A disaster can happen when we least expect it. But when people step up, get involved and work together, difficult situations can be overcome and the Fort McMurray fire is a great example of this. From the start, the fires moved quickly, intensely and unpredictably. People were forced to evacuate with little warning – this meant many were powerless to return home and get the things most precious to them, above all, their pets. Others only had moments to gather a few things, a passport, their dog, but were unable to find their scared cat, hiding due to the commotion, or bring an aquarium with reptiles or fish too cumbersome for the precarious journey out. Many simply didn’t realize that the unrelenting fire would force them from their homes for so long.
After the mandatory evacuation, emergency responders and the Regional Municipality of Wood Buffalo (RMWB) provided food and water to pets that remained in Fort McMurray. However due to the spreading fires and increasing smoke, pets needed to be evacuated as well. On Thursday May 5th, RMWB formally accepted the Alberta SPCA’s offer of assistance. The following day, Alberta SPCA Peace Officers deployed to Fort McMurray with supplies to help with animal rescue efforts. RMWB also asked the Alberta SPCA to establish a reunification center in Edmonton to accept the significant number of animals coming from Fort McMurray, and provide a location to connect displaced owners with their pets. Many groups played a critical role in this enormous task. On Monday May 9th at 3:00 a.m., the first animals – 200 cats and 45 dogs – arrived at the reunification centre. They all received a health check by a veterinarian, food, water, microchip scan and an identification number to connect them with their family. Bella the dog was the first animal reunited with her owner at 5:00 pm that day. Over the next 10 days the centre took in 1181 animals, including dogs, cats, rabbits, reptiles, rodents, birds, fish and even chickens! To date, 888 animals have been united – those not yet claimed were transferred to other facilities and efforts to reunite these pets continue.
One of the positive outcomes from the fires is the overwhelming support from the public for the people of Fort McMurray and their animals. Over 600 volunteers worked at the reunification center alone. Veterinarians and veterinary technologists monitored the health of the animals, while volunteers cared for cats, dogs, rodents, exotic pets and birds, and helped with a variety of tasks from cleaning to reuniting families. There was an outpouring of donations of pet food and supplies. School groups, such as Mrs. Bell’s grade five class at Rutherford School in Edmonton held bake sales for those affected by the devastating fires, donating to the Red Cross helping people, and the Alberta SPCA assisting animals.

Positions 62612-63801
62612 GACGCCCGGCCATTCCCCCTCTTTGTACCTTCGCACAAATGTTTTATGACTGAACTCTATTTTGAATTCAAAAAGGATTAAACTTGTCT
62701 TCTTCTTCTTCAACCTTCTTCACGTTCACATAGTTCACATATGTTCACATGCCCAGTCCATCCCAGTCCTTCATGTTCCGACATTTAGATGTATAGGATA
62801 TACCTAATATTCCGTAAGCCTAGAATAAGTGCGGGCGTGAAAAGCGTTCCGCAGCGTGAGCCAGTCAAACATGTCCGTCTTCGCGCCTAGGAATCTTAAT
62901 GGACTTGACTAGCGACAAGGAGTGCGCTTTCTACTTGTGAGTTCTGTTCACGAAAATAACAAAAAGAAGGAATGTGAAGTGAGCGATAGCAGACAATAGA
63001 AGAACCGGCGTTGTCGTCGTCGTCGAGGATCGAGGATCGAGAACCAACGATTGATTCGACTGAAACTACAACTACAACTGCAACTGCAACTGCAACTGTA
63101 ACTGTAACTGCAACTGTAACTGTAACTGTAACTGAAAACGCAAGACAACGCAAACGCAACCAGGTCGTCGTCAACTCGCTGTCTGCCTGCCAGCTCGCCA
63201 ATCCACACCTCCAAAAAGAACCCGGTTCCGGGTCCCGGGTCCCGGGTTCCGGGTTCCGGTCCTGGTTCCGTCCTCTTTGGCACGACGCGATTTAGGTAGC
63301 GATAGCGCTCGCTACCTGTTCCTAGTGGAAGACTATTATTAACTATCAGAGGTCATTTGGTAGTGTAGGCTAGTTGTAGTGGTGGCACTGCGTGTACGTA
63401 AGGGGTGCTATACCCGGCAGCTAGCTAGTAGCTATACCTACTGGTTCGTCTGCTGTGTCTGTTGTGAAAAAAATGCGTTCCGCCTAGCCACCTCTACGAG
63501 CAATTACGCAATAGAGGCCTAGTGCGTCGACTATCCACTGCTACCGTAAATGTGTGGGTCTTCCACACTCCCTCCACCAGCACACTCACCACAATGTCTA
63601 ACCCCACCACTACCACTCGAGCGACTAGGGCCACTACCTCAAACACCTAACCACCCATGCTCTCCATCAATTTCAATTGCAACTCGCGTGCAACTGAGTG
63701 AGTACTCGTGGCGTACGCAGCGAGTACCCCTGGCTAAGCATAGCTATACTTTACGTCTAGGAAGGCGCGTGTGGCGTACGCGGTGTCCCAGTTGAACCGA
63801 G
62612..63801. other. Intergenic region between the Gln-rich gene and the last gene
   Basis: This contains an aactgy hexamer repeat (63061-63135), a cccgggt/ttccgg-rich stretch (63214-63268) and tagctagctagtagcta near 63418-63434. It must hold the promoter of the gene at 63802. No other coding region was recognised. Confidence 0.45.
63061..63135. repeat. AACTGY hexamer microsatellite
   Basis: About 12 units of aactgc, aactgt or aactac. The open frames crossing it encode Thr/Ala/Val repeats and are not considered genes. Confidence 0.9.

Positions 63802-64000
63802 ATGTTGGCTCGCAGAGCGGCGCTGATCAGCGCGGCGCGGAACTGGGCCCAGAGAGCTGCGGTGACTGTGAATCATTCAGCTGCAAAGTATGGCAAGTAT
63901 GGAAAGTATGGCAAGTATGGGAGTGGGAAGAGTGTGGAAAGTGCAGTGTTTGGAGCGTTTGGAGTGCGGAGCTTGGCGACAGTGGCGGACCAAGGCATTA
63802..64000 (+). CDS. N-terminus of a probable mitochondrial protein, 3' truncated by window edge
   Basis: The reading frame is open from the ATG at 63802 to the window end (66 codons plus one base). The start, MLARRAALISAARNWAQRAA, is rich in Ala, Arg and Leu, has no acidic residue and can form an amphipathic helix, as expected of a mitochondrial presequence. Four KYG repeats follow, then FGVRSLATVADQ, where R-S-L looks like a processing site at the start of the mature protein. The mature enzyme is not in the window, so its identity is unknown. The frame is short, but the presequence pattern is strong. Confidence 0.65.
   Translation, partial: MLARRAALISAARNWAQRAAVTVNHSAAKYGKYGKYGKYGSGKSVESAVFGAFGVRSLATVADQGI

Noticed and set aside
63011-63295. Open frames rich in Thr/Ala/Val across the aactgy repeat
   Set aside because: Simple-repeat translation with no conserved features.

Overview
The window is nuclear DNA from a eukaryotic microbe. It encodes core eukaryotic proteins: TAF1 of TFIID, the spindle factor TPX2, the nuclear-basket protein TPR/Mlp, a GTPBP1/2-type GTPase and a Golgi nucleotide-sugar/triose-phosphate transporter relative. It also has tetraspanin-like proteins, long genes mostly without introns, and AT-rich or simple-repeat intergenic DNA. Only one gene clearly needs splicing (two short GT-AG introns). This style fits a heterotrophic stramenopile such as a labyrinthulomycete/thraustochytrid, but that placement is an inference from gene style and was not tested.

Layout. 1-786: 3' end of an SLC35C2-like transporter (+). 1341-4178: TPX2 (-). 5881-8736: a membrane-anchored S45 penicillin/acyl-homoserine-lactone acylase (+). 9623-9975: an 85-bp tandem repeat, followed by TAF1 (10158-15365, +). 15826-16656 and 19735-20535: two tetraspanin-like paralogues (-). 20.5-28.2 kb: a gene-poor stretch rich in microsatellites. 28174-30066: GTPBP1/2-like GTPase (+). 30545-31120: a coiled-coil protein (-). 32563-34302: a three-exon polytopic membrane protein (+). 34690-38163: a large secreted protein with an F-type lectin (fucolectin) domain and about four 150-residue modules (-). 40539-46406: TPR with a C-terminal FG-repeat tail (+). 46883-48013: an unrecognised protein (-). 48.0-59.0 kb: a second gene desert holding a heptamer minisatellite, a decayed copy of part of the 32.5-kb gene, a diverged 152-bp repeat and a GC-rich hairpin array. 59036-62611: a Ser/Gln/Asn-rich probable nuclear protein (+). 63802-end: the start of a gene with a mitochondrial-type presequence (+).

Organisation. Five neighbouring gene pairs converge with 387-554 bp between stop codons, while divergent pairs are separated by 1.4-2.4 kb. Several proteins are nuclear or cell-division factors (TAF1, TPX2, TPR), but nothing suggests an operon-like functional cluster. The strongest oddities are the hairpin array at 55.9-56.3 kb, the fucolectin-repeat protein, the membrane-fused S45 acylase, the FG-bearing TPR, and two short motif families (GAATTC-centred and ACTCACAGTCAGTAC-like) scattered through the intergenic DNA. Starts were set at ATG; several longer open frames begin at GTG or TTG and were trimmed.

What can your students do?
When disasters happen, it’s natural to want to help, but figuring out what exactly to do can be overwhelming. Volunteering is an obvious choice for many, but age requirements can often be restrictive. There are still many meaningful and effective ways for students to get involved. Service learning activities help students develop critical skills, build self-esteem and are a great way to make a tangible difference in the community.
Supplies are always needed when caring for animals, whether it’s for a disaster situation or the ongoing care of homeless pets at a local animal shelter. Often space is a concern for storing items, so have students research what the biggest needs are before deciding what to collect. Often, monetary donations are the best option for relief agencies.
We received monetary donations, supplies and food for the animals in our care. Supplies were also used to support families reunited with their pets.
2. The importance of identification:
In disaster situations animals can be easily separated from their families. If the animals have identification such as a microchip or a tattoo, with up-to-date contact information, it’s much easier to reunite families. Ask students if their pets have tags and microchips or tattoos. Have your students start an awareness campaign encouraging tags/microchips.
3. Express gratitude:
Expressing gratitude provides us with a deeper connection to others and positively influences our emotions and behaviours.
Have students think of someone who did something they appreciated and write them a thank-you note or a letter. It may help to brainstorm some ideas or start a gratitude journal to practice being mindful of expressing gratitude.
Two young children wrote us a thank-you card for saving their cat Toby. This card was shared and cherished by many volunteers working at the centre.
Do you know of a class or a student who did something postive in response to the Fort McMurray fires? Share your stories in the comments section below.